Saturday, 9 March 2013

World Heritage Area - Toshogu, Nikko

The World Heritage Area Toshugu is the main reason the hordes of tourist come to Nikko. We've only been here one night and hadn't seen many tourist but we certainly found them today. Toshugu is a complex of temples and shrines. Big temples and shrines nestled in hilly woodland. From the parking area it is up hill to the first of the temples. Each temple compound is made up of a number of shrines as well as the main temple. There are lots of steps. Lots. Next time I think we'll leave the stroller in the car.

We came down this path, the back way into Toshogu
For some reason this reminds of the movie UP.

5 story pagoda
The temples are hidden in the cedar forest. I can't tell a pine tree from a Douglas fir so I had to look that up. You can't see the temples for the trees until you right on top of them. Some of the trees are huge and dwarf multi storey pagodas. It must be an ancient forest.
Big scary dude. There's one either side of the gate.
Lions Georgia.
See no evil, hear no evil, speak no evil.
Thank goodness Michelle does a bit of research before we turn up at these places. We can buy a ticket to each of the temples or one combination ticket to all of the temples - Toshogu, Futarasan and Rinno-ji . The combination is significantly cheaper - only Y1000.  Single entry ranges from Y500 to Y1000.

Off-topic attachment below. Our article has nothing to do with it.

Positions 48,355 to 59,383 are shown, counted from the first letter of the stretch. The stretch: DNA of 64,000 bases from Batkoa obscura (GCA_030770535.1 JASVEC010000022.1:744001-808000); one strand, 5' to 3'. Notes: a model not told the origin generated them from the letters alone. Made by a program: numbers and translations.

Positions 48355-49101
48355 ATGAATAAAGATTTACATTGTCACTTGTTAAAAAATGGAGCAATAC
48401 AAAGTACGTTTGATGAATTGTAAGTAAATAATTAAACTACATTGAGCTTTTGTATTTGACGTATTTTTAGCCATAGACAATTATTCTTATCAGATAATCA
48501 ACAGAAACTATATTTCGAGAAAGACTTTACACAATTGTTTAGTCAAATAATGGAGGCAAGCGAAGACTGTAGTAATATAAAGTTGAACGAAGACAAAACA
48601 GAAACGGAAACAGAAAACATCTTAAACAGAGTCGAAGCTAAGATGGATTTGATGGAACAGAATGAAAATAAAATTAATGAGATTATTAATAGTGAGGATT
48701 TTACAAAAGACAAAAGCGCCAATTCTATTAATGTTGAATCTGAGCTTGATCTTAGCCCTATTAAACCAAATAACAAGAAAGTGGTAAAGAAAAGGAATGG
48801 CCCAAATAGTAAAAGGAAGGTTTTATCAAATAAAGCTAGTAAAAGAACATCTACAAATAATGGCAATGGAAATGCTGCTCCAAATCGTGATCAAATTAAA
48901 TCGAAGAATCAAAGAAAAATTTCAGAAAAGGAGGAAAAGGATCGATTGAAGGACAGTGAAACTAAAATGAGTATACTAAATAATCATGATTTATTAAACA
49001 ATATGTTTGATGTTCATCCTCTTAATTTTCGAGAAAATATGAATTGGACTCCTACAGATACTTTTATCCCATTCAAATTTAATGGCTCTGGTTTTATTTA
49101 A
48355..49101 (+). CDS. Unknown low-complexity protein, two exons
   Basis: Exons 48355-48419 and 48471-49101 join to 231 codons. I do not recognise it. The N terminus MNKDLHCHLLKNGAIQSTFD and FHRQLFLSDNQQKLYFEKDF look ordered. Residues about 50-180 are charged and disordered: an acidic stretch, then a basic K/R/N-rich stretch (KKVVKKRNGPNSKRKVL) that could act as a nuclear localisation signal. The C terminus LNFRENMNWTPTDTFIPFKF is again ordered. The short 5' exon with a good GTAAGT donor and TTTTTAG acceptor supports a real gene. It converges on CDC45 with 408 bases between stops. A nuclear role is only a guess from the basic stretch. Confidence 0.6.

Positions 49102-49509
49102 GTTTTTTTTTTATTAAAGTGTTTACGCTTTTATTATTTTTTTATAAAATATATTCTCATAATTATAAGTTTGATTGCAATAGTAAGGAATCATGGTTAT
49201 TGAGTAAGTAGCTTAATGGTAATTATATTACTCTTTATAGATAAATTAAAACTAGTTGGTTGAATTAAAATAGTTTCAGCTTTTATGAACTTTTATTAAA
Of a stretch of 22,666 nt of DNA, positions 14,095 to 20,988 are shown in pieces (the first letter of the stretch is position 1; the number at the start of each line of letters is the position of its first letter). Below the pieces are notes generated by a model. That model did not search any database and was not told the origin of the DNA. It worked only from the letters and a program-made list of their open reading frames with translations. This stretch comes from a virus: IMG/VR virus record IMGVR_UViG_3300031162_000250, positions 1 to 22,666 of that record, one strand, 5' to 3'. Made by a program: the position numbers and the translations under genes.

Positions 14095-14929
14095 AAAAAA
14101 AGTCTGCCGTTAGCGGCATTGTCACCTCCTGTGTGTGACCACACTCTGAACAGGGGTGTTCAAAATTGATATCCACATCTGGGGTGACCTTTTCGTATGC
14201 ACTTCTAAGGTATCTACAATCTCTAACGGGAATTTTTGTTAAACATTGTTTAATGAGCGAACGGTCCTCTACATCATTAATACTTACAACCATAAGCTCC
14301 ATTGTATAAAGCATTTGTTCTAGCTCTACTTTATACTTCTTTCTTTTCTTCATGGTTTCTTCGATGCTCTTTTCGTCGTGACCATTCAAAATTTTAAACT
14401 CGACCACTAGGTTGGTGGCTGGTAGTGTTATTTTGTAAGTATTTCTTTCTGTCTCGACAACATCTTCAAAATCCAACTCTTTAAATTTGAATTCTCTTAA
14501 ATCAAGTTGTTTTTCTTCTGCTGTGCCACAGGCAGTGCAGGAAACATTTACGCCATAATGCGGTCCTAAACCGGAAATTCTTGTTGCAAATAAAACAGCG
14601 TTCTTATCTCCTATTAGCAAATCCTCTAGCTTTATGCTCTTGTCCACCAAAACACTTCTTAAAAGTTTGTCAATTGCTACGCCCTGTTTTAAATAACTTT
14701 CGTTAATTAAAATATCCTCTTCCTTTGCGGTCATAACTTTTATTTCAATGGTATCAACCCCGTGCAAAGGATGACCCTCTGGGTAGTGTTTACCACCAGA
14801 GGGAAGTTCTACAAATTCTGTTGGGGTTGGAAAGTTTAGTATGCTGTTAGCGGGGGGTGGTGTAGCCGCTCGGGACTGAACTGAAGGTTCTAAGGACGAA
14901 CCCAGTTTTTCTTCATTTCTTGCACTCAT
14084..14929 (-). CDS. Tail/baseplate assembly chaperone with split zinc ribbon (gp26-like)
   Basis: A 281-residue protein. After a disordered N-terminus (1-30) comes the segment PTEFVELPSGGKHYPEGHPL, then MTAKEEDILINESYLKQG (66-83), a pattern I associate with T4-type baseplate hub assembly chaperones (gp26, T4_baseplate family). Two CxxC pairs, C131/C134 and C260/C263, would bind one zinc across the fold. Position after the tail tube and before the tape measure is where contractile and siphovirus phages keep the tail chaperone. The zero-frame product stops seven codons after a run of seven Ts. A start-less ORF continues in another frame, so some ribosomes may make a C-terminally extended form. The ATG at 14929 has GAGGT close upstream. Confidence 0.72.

Toshogu, or Tōshō-gū, is a national shrine in Japan and is dedicated to Tokugawa Ieyasu whose ashes are contained in an urn on the site. He was the founder of the Tokugawa Shogunate. Toshogu was intially built in 1617, after Tokugawa's death in 1616.
Some of the ornate carvings. This one stretches, apparently, 200 metres.
Ice block. About a metre square.
Some dirty icy snow in the courtyard.
The shrines and other buildings are decorated ornately with carvings of dragons, elephants, peacocks and monkeys. The carving of three wise monkeys is quite famous but I photographed it because I like monkeys. Duh. One of the ways we kept Georgia amused was by pointing out the carvings of animals and dragons. She loves dragons thanks to Shrek. There's a huge lifelike statue of a cat in one of the shrines but it costs extra to go in so we didn't bother. We have to have some limits. We don't want to overload Georgia with too much.
Traditional style kegs of sake
More of the ornate carvings.
It was a beautiful sunny day. A little on the cool side but not uncomfortable. It was still cool enough that there was still a lot of icy snow piled up in shady areas. There was a rainwater collection tank next to one of the shrines it had a tank sized block of ice, about 3cm thick, floating on top. This tells me that in the depths of winter Nikko must be bloody cold.
Dragons Georgia.
Look Daddy, mummy, Drwagons!
Traditional style Japanese photo.